Run the question through Google, and you get somewhere between 10 and 20 million search results, depending on if you muddy up your query with O'Rourke's last name. National publications like The Hill want to know, as do international newspapers like The Guardian. Democrats in Iowa, the home of the 2020 election's first caucuses, have invited O'Rourke to visit whenever he wants.
O'Rourke's Senate campaign turned out, in the end, to be a suicide mission. He ran the best campaign any Democrat has run statewide in two decades, built a nationwide following and raised $70 million, all to lose to incumbent Sen. Ted Cruz by 2.5 points.
The loss, O'Rourke made clear in a lengthy email sent to supporters over the weekend, was tough to swallow.
"The loss is bitter, and I don’t know that I’ve been able to fully understand it. I try not to ask what I could have done differently because I don’t know that there is an end to those questions or thoughts," the former U.S. representative wrote. "There are a million different decisions I could have made, paths I could have taken, things I could have said or not said, said better or differently. I did my best, everyone did."
While the sting from his loss to Cruz is evident throughout the rest of the letter, O'Rourke props the door open for the future, providing fuel for speculation about what he might do in 2020, 2022 or 2024.
"I am grateful that you gave me a chance to be part of this. I feel responsible to you, to our country, to my kids and to my conscience to make sure that we continue to find a way to respond to the urgency that we still feel. It didn’t go away Tuesday night. Our ability to convert hope and inspiration into action and change must not be wasted or kept to a candidate or campaign lest it dissipate and be rendered unusable at the most challenging time in our country’s history," O'Rourke wrote. "Just know that I want to be part of the best way forward for this country — whatever way I can help in whatever form that takes."
According to political experts, O'Rourke could pursue a couple of jobs over the next four years, thanks to the national profile, the fundraising base he built during his run at Cruz and the fact that he's now out of a job for the first time since he was first elected to the U.S. House in 2012.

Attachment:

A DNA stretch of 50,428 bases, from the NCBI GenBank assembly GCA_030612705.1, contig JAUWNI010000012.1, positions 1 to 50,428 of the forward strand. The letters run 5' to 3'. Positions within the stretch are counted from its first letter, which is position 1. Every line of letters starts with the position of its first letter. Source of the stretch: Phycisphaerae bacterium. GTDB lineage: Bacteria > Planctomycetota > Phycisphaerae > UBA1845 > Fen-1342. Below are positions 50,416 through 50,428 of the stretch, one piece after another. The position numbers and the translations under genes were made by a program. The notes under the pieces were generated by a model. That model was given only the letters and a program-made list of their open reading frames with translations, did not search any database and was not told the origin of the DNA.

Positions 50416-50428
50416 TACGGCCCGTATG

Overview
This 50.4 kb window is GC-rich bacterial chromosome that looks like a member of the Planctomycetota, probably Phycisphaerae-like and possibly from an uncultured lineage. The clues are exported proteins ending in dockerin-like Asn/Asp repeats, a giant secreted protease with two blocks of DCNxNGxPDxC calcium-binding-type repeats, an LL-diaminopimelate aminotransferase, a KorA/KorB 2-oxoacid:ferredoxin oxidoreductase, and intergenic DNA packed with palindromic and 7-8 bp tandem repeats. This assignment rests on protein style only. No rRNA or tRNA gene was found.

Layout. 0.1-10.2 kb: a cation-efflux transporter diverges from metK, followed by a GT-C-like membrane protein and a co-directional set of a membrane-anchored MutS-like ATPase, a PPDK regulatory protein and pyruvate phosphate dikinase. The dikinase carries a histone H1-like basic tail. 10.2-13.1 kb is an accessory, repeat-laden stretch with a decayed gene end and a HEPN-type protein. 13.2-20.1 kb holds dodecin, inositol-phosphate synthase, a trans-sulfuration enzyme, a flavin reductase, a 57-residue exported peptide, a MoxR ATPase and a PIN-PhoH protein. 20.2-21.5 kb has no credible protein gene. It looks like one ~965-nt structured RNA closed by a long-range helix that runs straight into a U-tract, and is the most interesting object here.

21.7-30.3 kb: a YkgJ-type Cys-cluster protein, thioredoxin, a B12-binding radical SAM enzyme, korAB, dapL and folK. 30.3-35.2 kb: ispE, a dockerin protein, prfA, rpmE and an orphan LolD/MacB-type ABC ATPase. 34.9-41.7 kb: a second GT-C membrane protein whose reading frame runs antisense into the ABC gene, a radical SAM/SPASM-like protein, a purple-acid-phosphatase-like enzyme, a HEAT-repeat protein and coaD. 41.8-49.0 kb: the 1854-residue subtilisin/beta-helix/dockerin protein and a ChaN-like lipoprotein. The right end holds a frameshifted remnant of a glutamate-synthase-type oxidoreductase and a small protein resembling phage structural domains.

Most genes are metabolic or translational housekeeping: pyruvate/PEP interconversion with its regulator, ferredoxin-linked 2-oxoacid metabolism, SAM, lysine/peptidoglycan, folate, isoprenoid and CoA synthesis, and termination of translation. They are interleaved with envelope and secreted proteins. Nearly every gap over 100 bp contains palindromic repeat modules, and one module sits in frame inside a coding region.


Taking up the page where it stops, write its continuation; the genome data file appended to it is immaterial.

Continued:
O'Rourke could also choose to run for statewide office in Texas again in either 2020, when Sen. John Cornyn is up for re-election, or 2022 when Texans will choose their next governor.
"My take all along was he never thought he would get this close and that this was a precursor to a governor's race," longtime Dallas Republican consultant Vinny Minchillo said. "Let's say [Texas Governor Greg] Abbott decides not to run again. Then you've got a Republican primary with [Texas Land Commissioner] George P. [Bush] and [Lieutenant Governor] Dan Patrick and on the Democrats' side it's Beto and pick your favorite Castro brother."
Even if O'Rourke is eyeing a run at becoming Texas' first Democratic governor since Ann Richards, he could still run for president, Minchillo and Jones agree.
"You can do both. As long as you do reasonably well running for president, no one is going to hold it against you," Jones said. "You avoid the Rick Perry oops moment [and you're OK]."
According to a poll released this week from Politico and the Morning Consult, O'Rourke is running third among Democratic primary hopefuls. He trails former Vice President Joe Biden, the choice of 26 percent of those surveyed, and Vermont Sen. Bernie Sanders, the choice of 19 percent of those taking the poll, with 8 percent of respondents saying they supported O'Rourke's candidacy. While the 2020 general election is a little less than two years away, debates between what's expected to be a two-dozen or so strong Democratic field will begin as early as next summer.